And don’t assume that the circuit in question has been all roses since then. In fact, the local interface hangs routinely requiring a power cycle to restore. This can happen every few days, or multiple times a day. More frequently, less frequently, no pattern has ever been established — other than my suspicion that higher outside temperatures increase the failure rate. It’s been like this for years. AT&T can’t fix it. The techs tried really hard, equipment was replaced and so on, but the techs admitted that they simply didn’t have the resources to properly debug in such situations any more.

One night, fed up with the circuit hanging for hours so frequently, I went on a rampage with a soldering iron, and literally threw together a hack to monitor the interface and physically power cycle whenever the interface hung. It worked, and I’m still using it constantly over two years later. Here — take a look at what I call the “AT&T Fail Reset Hack”: http://j.mp/hMvPOt (Lauren’s Blog).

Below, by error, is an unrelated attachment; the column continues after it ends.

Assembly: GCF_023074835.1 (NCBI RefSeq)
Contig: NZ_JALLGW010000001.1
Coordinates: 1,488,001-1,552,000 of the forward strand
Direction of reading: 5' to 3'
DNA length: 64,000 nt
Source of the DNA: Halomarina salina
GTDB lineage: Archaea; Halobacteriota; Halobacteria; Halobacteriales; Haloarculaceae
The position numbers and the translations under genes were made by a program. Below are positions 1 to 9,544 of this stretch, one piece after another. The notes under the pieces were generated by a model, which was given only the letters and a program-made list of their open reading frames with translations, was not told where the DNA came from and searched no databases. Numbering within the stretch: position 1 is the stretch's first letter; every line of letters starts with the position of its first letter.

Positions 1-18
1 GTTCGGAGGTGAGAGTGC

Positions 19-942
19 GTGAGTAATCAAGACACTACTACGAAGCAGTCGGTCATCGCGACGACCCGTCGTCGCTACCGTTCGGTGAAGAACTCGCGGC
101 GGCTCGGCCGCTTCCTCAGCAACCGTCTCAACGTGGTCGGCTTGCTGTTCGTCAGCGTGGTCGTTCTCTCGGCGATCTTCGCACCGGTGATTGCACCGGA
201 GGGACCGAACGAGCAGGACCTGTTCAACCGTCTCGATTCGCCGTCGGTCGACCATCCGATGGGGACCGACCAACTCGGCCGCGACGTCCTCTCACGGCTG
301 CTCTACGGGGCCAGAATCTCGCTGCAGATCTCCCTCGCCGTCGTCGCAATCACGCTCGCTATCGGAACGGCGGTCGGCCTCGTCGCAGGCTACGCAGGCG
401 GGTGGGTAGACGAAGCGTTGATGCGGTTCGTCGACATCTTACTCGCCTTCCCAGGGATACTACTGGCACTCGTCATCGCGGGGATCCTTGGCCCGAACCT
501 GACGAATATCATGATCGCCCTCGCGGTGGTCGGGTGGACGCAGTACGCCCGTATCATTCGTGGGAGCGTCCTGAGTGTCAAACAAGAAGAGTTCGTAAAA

It’s that nightmare of wire and solder just to the right of the punchdown blocks. Your ability to read this blog posting partly depends on the actions of that silly homemade device.

How often does the data circuit still hang? Here’s a link into the actual real-time reset log dating back to the original night of installation. See for yourself: http://j.mp/hUX6c0 (Lauren’s Blog).

I should never have had to deal with such a situation — and been required to build such a hack — to keep a relatively expensive AT&T circuit up and running.

Yes, these are but individual examples, but they are emblematic of so much that has gone wrong with AT&T as they’ve become larger … and larger … and larger still.

AT&T’s being again so enormous is simply bad news for wireless subscribers and users of any other telecommunications services.
AT&T’s anti-consumerism and massively declining quality are the opposite of patriotic.

To reward AT&T’s enveloping mediocrity with the prize of T-Mobile USA wouldn’t just be “unthinkable” as various observers have already suggested, but would be nothing less than a full-fledged travesty.

–Lauren—
Lauren Weinstein (lauren@vortex.com): http://www.vortex.com/lauren
Co-Founder: People For Internet Responsibility: http://www.pfir.org
Founder:
– Network Neutrality Squad: http://www.nnsquad.org
– Global Coalition for Transparent Internet Performance: http://www.gctip.org
– PRIVACY Forum: http://www.vortex.com
Member: ACM Committee on Computers and Public Policy